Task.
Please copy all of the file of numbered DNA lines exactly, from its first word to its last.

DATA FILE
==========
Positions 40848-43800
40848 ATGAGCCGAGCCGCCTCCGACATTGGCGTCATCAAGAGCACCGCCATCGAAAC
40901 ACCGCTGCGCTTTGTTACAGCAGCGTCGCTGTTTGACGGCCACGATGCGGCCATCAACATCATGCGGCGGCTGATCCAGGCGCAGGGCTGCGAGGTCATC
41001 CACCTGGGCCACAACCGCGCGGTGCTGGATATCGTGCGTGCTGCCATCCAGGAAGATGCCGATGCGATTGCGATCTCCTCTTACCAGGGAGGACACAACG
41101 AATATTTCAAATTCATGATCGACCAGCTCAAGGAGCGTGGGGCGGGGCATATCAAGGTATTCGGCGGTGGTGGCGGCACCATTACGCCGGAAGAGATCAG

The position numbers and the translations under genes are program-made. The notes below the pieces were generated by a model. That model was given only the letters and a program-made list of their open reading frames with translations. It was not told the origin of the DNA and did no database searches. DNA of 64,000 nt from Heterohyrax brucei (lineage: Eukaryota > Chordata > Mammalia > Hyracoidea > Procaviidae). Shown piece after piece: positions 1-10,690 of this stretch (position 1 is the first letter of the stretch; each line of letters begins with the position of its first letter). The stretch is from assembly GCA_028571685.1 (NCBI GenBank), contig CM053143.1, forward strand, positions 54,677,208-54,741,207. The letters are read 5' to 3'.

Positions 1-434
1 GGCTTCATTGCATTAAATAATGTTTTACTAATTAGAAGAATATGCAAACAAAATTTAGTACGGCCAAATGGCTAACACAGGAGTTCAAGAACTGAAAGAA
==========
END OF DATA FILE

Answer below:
Positions 40848-43800
40848 ATGAGCCGAGCCGCCTCCGACATTGGCGTCATCAAGAGCACCGCCATCGAAAC
40901 ACCGCTGCGCTTTGTTACAGCAGCGTCGCTGTTTGACGGCCACGATGCGGCCATCAACATCATGCGGCGGCTGATCCAGGCGCAGGGCTGCGAGGTCATC
41001 CACCTGGGCCACAACCGCGCGGTGCTGGATATCGTGCGTGCTGCCATCCAGGAAGATGCCGATGCGATTGCGATCTCCTCTTACCAGGGAGGACACAACG
41101 AATATTTCAAATTCATGATCGACCAGCTCAAGGAGCGTGGGGCGGGGCATATCAAGGTATTCGGCGGTGGTGGCGGCACCATTACGCCGGAAGAGATCAG

The position numbers and the translations under genes are program-made. The notes below the pieces were generated by a model. That model was given only the letters and a program-made list of their open reading frames with translations. It was not told the origin of the DNA and did no database searches. DNA of 64,000 nt from Heterohyrax brucei (lineage: Eukaryota > Chordata > Mammalia > Hyracoidea > Procaviidae). Shown piece after piece: positions 1-10,690 of this stretch (position 1 is the first letter of the stretch; each line of letters begins with the position of its first letter). The stretch is from assembly GCA_028571685.1 (NCBI GenBank), contig CM053143.1, forward strand, positions 54,677,208-54,741,207. The letters are read 5' to 3'.

Positions 1-434
1 GGCTTCATTGCATTAAATAATGTTTTACTAATTAGAAGAATATGCAAACAAAATTTAGTACGGCCAAATGGCTAACACAGGAGTTCAAGAACTGAAAGAA